1 tablespoon cornstarch
1 tablespoon heavy cream or milk*

* To make this pie non-dairy, use soy-milk, almond milk or non-dairy creamer in place of the regular milk.
** Click here to learn about cleaning berries.
*** Click here for my tips on zesting lemons.

Directions:

Into a medium bowl sift together the flour, sugar, and salt. Stir in the oil and mix with a fork or pastry blender until the size of peas. Stir in the milk and mix until begins to form a dough. Stir in enough water to form a smooth ball. Flatten into a disk and wrap in plastic wrap. Allow to rest refrigerated for 20 to 45 minutes.

Preheat the oven to 375 degrees. In a large bowl, toss the berries with ¼ cup of the sugar and the lemon zest. Let sit 3 minutes, then taste to determine if more sugar is needed, adding more as needed. Add the cornstarch and mix well.

On a lightly floured surface, roll the dough into a large circle, about 10-inches across. Transfer to a baking sheet. Spread the fruit filling into the center of the dough, leaving a 2-inch border around the edge. Fold the edges over the filling, overlapping the dough into folds. With a pastry brush, brush the cream onto the dough border and sprinkle the remaining 2 teaspoons of sugar on top.

Bake until the dough is golden brown and the fruit is bubby, about 35 to 40 minutes. Remove from the oven and cool on the baking sheet for at least 10 minutes before serving.

Cowboy Beef & Bean Chili (Alberta)

Beef & Beans ChiliSo in Canada, Alberta is known as our “Cowboy Country”. Wedged between the Rocky Mountains to the west, and the plains of Saskatchewan to the east, Alberta has a great mix of highs and lows, literally. Known for its bountiful cattle trade, as well as its vast natural gas and oil reserves, Alberta is a rich province. Every summer, Calgary, Alberta’s largest city, hosts the Calgary Stampede, a rodeo, exhibition and festival held annually every July since 1923 (though its roots date back to 1886). So what better to celebrate the cowboy spirit than a nice big bowl of chili? This dish will hit all the right spots, goes great with cornbread, and will serve 6. Enjoy!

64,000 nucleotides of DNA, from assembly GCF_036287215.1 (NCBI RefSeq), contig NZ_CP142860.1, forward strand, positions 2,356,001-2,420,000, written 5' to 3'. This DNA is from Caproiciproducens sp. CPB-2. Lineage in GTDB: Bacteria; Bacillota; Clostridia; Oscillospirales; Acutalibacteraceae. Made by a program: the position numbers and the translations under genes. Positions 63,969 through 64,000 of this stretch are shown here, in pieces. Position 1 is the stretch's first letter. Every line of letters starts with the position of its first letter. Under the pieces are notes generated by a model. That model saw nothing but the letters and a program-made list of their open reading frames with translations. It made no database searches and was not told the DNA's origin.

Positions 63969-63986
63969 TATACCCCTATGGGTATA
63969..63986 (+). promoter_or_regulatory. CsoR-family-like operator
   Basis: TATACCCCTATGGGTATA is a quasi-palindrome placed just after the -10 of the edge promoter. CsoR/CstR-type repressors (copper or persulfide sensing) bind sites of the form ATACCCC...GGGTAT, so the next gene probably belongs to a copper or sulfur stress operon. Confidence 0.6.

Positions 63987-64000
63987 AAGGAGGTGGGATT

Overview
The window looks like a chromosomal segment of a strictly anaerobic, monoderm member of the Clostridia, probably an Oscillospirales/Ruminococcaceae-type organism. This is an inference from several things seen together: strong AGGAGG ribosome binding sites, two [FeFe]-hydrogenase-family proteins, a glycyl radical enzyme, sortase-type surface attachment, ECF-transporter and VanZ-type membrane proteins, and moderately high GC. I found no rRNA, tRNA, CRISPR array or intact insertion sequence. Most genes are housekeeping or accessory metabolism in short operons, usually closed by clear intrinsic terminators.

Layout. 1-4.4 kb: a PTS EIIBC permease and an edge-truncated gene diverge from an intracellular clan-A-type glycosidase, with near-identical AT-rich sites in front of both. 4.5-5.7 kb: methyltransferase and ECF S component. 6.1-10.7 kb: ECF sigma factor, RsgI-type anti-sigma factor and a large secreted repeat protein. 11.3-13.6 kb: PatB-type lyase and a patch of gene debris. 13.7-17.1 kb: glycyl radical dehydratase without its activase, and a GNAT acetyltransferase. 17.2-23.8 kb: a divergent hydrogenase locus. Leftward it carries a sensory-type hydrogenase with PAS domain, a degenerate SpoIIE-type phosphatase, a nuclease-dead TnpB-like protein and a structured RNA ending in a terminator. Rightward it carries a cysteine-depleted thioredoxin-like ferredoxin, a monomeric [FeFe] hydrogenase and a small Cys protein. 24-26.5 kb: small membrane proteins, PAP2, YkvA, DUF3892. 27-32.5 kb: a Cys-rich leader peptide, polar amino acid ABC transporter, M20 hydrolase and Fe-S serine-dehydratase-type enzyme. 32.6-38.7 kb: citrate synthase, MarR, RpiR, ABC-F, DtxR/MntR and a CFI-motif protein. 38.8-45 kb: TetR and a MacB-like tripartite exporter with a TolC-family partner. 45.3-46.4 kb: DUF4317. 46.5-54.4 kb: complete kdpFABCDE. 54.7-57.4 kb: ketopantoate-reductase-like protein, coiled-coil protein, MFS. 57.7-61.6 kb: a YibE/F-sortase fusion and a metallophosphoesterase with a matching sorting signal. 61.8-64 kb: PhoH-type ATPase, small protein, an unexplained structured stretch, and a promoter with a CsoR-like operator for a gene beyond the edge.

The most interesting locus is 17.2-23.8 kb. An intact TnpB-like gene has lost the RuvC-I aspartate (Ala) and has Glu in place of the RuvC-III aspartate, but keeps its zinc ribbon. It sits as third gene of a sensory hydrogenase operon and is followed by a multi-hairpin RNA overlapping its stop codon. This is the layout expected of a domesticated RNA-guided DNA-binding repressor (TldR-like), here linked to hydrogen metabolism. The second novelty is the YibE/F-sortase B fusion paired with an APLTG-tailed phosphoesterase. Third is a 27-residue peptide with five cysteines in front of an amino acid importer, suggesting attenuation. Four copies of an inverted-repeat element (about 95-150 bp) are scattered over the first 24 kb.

Ingredients:

3 tablespoons oil
1 pound extra-lean ground beef
1 pound medium ground beef
1 large onion, diced
4 cloves garlic, minced
8 ounces mushrooms, diced (about 3 cups)
2 tablespoons Worcestershire sauce*
2 tablespoons ancho chili powder (see note below)
1 tablespoon chili powder
1 tablespoon paprika
2 teaspoons ground cumin
½ teaspoon salt
2 (540ml) cans kidney beans, drained and rinsed
3 cups beef broth
1 12-ounce bottle lager-style beer**
½ red onion, diced (for garnish)
1 avocado, diced (for garnish)

* Click here to see notes about the use of Worcestershire sauce with meat products.
** Click here for the kosher alcohol list.
Note: Ancho chili powder, made from dried poblano peppers, has a mild, sweet spicy flavor. Look for it in the spice section of well-stocked supermarkets. Other mildly spicy chili powder can be used in its place.

Directions:

Heat oil in a large pot with a lid, or a Dutch oven, over medium-high heat. Add ground beef, onion and garlic. Cook, stirring and breaking up the meat with a wooden spoon, until the meat is no longer pink, 3 to 5 minutes. Add mushrooms and cook, stirring occasionally, until the mushrooms are starting to soften, 5 to 7 minutes. Add Worcestershire sauce, ancho chili powder, regular chili powder, paprika, cumin and salt and cook, stirring, until aromatic, 30 seconds to 1 minute. Stir in kidney beans, then pour in broth and beer, and then bring the chili to a boil. Reduce heat to a simmer, partially cover the pot and cook, stirring occasionally, until the liquid is reduced and thickened, about 50 minutes. Garnish with diced red onion and avocado. A great accompaniment would be corn bread with caramelized onion jam!